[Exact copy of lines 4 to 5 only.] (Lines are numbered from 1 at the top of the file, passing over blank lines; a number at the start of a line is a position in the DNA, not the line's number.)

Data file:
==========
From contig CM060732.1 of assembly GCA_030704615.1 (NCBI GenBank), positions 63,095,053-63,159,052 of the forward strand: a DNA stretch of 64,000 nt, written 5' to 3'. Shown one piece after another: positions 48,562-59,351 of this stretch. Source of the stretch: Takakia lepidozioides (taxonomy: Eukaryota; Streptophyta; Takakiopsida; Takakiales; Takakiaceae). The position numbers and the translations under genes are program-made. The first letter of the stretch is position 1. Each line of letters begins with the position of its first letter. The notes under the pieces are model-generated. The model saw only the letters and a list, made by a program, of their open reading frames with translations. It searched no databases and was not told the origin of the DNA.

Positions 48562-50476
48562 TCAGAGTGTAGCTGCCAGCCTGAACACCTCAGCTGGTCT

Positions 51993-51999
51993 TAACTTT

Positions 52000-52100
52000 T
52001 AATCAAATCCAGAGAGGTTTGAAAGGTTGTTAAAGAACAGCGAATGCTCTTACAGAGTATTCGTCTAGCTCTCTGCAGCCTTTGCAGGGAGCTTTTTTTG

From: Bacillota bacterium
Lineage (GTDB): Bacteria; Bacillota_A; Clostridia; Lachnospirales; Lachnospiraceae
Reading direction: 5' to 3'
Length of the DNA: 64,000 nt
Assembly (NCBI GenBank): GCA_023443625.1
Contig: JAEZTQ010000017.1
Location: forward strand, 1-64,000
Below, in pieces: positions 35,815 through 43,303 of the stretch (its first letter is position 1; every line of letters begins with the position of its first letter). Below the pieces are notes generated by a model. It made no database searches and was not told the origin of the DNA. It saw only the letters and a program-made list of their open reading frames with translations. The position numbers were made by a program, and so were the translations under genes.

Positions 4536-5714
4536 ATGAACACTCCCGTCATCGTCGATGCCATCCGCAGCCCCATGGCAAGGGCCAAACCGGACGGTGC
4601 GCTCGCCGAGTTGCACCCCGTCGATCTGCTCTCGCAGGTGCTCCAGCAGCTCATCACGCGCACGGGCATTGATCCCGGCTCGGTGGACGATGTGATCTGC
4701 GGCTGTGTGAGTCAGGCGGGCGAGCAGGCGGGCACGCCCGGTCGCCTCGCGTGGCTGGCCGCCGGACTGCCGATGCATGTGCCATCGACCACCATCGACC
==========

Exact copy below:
Positions 51993-51999
51993 TAACTTT